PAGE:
This has certainly been a “choose your hard” adventure.  Managing the properties and tenants takes time and effort, but that time and effort pales in comparison to the rehabs on these properties when we first purchase them. The rehabs consume a lot of time and life energy.  I was off work from my W2 job from mid November of 2022 to the beginning of August 2023 and I had only a handful of days off.

For the last 5 years we have almost consistently had a project to work on, with the last 18 months being the most hectic.  Most people complain about working over 40 hours and that it isn’t worth it to get ahead, so they don’t.  For those who do work extra hours, most will get a 2nd job.   A small amount will create their own job, and even fewer will build a business that takes years to pay significant cash and does not pay based on a hours in cash out system.  Most rational people would not work thousands of hours for no immediate cash benefit.  That’s what we did.  Rather than us both working a part time job in addition to our primary employment to trade our time to make someone else wealthy, we traded our time and life energy to build our own business that long term will require minimal inputs while providing significant cash flow and equity building.

But John, You’re lucky!, Everything went your way!

No, no it did not.

  • We had appraisals come back WAY low.
  • We had 3 houses that needed well replacement, as well as 4 that needed new furnaces.
  • We had to replace a roof on a house that I certainly hadn’t budgeted for.
  • We didn’t borrow enough money when rates were low.
  • We got a heloc on our principal residence, rather than maxing out a fixed 30 year primary residence loan when rates were at 2.75%.  I’m paying $1,360 a month right now interest only instead of $783.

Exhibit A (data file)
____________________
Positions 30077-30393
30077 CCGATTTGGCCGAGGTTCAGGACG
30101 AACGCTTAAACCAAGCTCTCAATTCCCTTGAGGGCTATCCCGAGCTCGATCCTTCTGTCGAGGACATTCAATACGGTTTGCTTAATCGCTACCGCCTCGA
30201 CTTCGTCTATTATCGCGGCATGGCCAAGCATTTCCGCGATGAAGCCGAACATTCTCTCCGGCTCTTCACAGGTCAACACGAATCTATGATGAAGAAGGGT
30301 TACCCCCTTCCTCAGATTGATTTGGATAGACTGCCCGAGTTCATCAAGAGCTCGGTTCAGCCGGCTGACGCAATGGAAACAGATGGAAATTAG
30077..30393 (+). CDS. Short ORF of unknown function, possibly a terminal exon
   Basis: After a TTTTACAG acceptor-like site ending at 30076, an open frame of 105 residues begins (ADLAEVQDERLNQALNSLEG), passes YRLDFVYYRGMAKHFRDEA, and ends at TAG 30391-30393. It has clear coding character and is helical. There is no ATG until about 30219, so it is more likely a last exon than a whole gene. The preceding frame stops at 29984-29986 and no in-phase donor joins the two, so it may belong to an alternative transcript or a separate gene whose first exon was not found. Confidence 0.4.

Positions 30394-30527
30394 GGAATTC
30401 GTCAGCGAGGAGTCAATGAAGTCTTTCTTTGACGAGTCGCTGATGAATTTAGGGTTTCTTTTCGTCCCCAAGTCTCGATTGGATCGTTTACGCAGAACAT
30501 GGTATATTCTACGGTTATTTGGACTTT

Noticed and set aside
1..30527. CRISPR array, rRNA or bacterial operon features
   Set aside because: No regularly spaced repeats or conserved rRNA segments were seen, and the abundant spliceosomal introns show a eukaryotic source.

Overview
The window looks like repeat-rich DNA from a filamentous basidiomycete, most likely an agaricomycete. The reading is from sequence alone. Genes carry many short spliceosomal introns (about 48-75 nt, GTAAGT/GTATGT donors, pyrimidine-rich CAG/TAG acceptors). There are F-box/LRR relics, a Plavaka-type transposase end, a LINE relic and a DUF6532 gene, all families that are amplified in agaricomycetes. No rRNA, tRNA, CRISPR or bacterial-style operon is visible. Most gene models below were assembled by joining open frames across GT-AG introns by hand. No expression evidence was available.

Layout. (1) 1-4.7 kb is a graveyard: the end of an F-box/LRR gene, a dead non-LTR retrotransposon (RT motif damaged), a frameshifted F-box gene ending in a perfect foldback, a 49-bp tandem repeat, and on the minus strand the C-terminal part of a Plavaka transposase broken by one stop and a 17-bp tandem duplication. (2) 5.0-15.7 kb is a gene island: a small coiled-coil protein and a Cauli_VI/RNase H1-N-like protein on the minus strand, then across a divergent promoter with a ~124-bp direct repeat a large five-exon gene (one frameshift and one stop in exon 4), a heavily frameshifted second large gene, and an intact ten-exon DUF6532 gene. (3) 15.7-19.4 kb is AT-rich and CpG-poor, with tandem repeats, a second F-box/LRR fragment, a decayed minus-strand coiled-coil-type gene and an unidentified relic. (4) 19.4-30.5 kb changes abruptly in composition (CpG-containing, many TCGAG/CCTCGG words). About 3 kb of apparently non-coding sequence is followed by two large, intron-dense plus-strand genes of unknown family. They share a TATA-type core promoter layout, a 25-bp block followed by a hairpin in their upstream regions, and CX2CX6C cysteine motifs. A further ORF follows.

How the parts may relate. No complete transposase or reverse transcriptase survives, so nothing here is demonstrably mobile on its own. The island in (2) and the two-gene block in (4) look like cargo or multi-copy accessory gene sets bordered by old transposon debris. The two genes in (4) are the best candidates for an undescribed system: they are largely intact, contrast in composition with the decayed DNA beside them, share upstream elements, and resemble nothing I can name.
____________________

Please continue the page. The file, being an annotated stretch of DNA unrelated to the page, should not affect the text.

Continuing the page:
• We had to clean mold, paint on sketchy ladders, reroof, and put up siding in a rain storm.
  • I’ve had dozens if not hundreds of drop down redneck arguments with my wife.
  • I’ve injured myself countless times,  some more severe than others.  I’ve broken fingers, I stabbed myself with a broken window pane in the wrist, requiring several stitches, I chemical burned my hands cleaning mold (incorrectly of course), I ended up covering my hands and forearms in severe poison ivy.
  • We gave up weekends, evenings, and my structured time off between nuclear contracting jobs.
  • We had to go through the court eviction process with 3 tenants.
  • We had one tenant destroy as house, costing us around $7,000 in repairs, $3,000 in lost rent, and hundreds of hours to fix.
  • We had given our first tenant permission to paint 2 bedrooms.  She painted THE ENTIRE HOUSE, including ceilings a dark gray.  She also painted all the windows shut.  To make matters worse, she only lived there about 3 months and caused a ton of drama.
  • We didn’t get over a half dozen properties that we made offers on.
  • We’ve had to replace 2 furnaces inside of 2 months.

Overall I am ecstatic at how the last 5 years has turned out.  We set a goal and executed.  These 5 years have certainly changed the trajectory of our lives and given us a large selection of options.  Our rental properties have allowed me to feel much more comfortable at work, as I am not longer “job scared”.  Our world will still function if I lose my W2 job, which is not something most 37 year old Fathers of 4 with a stay at home spouse can say.  Although I plan to scale down on rehabs, We have plenty more real estate adventures coming over the next 5 years!

John C. started Action Economics in 2013 as a way to gain more knowledge on personal financial planning and to share that knowledge with others. Action Economics focuses on paying off the house, reducing taxes, and building wealth. John is the author of the book For My Children's Children: A Practical Guide For Building Generational Wealth.